Save your local butcher from Obama's clutches!

The Chamber of Commerce's new ad campaign says more regulation will hurt even your favorite cleaver-wielder

Published September 8, 2009 5:07PM (EDT)

So here's what I want to know: Why isn't the U.S. Chamber of Commerce campaigning for the abolition of the Department of Agriculture's Food Safety and Inspection Service?

All I'm asking for is a little consistency. On Tuesday, the Wall Street Journal published the kind of story that is guaranteed to get the pulse racing, detailing the Chamber of Commerce's new $2 million advertising campaign aimed at stopping the Obama administration's proposed Consumer Financial Products Agency. If you can't get through to the Journal, just check out the Chamber's new Web site, where you can learn from the likes of the Heritage Foundation how the CFPA's "burdensome" regulation will make a tough economy tougher.

Wall Street, naturally, hates the idea of the government attempting to prevent financial institutions from screwing over regular citizens. But the Chamber of Commerce is aware that an ad campaign talking about how rough new regulation might be for banks is unlikely to find a receptive audience right now.

From the Journal:

But there won't be any mention of banks or Wall Street or insurance companies.

The first ads running in Washington-area newspapers feature a picture of a butcher with the line: "Virtually every business that extends credit to American consumers would be affected -- even the local butcher and the credit he extends to his customers."

The local butcher. Never mind that Americans make at least 90 percent of their meat purchases from supermarkets. Or that it is simply preposterous to think that the attention of the CFPA will be directed at independent local merchants. I just wish the U.S. Chamber of Commerce would demonstrate the purity of its anti-regulatory stance by advocating an end to all food safety regulation. Because everything the Chamber says about the CFPA -- that it will increase the cost of doing business -- can be said about safety regulations aimed at preventing food-borne illnesses.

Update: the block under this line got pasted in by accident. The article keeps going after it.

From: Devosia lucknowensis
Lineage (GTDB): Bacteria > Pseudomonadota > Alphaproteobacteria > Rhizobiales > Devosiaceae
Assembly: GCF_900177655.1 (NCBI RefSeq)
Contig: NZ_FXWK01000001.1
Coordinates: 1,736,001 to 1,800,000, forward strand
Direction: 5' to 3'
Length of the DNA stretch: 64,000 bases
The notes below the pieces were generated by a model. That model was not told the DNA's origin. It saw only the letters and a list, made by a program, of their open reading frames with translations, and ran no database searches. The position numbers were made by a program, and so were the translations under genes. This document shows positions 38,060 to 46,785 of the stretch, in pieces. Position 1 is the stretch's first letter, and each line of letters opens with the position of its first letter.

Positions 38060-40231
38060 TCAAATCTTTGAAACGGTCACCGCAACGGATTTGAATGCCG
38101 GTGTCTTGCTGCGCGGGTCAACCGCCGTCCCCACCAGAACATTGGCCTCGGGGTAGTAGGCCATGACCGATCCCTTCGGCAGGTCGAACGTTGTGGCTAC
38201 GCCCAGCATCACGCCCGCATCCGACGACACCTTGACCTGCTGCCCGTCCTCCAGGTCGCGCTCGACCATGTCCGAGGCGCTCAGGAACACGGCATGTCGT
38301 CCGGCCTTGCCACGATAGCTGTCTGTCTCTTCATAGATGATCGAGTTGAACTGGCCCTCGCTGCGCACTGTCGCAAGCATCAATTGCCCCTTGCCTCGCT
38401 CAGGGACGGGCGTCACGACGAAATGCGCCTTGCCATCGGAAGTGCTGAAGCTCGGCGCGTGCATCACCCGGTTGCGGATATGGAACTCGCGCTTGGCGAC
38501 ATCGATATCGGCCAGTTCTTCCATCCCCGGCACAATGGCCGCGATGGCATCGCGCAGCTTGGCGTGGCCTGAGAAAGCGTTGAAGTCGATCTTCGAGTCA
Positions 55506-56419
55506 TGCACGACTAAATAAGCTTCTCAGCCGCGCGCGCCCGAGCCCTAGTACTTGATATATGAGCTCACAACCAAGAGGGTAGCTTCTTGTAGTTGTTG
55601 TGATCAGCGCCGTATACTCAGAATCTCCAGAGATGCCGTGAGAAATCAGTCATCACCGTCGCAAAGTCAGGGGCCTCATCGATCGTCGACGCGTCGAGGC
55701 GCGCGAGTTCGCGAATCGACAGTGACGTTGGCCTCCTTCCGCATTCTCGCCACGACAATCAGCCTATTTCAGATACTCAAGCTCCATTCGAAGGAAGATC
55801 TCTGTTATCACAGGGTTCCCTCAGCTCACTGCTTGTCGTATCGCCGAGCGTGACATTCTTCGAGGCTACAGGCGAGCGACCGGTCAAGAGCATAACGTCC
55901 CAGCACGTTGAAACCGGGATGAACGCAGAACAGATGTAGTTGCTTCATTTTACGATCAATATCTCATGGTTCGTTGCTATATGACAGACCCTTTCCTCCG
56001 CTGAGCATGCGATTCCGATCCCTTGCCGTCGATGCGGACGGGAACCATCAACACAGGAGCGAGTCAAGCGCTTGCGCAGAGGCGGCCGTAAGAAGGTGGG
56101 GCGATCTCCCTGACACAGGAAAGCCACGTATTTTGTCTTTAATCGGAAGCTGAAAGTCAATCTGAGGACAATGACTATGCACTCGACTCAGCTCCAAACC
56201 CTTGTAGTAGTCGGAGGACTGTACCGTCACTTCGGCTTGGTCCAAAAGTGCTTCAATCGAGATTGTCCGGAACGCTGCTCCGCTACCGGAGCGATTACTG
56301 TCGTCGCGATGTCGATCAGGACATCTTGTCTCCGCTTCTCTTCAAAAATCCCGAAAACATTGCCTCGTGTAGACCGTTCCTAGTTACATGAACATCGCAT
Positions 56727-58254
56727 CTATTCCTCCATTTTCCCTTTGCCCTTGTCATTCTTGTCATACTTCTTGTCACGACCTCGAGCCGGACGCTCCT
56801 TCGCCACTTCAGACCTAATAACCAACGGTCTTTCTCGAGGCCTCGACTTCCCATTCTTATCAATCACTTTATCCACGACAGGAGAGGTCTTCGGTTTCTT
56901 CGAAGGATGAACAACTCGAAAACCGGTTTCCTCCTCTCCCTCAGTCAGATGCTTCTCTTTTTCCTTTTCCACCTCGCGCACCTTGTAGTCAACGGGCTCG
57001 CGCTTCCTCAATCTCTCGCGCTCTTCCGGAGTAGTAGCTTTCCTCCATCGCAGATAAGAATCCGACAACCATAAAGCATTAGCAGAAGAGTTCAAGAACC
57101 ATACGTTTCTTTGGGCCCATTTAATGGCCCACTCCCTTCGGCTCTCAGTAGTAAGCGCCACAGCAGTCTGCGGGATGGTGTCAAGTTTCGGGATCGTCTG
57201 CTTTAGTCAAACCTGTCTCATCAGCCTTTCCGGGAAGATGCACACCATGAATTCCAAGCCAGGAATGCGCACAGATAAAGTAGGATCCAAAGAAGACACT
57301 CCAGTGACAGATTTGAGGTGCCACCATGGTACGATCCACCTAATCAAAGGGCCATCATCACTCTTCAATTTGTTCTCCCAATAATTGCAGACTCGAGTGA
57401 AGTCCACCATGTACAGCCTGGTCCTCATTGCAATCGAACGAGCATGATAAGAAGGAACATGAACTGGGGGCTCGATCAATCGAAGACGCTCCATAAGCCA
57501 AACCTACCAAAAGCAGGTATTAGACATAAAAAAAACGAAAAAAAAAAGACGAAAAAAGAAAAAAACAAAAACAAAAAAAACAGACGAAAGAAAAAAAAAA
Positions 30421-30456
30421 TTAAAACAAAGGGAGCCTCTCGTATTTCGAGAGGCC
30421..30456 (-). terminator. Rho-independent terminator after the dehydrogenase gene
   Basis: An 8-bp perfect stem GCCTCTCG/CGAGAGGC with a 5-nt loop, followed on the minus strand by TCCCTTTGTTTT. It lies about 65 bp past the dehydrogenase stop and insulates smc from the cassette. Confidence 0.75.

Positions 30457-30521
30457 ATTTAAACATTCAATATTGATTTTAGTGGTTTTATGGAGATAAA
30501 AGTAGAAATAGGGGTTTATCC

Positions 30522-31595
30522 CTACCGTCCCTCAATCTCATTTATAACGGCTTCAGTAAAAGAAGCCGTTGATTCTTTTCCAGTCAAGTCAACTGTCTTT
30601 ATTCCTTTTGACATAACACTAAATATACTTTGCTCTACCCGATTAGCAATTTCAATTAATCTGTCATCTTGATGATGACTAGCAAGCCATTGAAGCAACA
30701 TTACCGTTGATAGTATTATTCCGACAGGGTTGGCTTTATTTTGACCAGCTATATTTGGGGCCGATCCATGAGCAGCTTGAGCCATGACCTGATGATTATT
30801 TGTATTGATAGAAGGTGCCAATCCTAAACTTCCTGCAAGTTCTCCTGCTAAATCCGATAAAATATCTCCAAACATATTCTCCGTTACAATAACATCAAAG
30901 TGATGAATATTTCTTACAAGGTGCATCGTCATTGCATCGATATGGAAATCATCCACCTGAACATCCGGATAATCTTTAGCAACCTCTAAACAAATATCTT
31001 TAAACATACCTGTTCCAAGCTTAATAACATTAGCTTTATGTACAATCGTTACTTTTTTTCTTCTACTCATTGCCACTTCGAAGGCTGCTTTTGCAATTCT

The Chamber is banking on the theory that $2 million worth of glitzy ads will somehow make Americans forget that Wall Street played a huge role in precipitating the current recession by pushing mortgage products on would-be homeowners that were every bit as toxic to our economy as E. coli can be to the human body. Sadly, the Chamber is probably correct in this assumption. But that doesn't make it any less outrageous that it would have the chutzpah to declare that CFPA would be "a recipe for disaster for our economy and consumers" when we haven't yet escaped the disaster that the members of the Chamber of Commerce already cooked up.

By Andrew Leonard

Andrew Leonard is a staff writer at Salon. On Twitter, @koxinga21.

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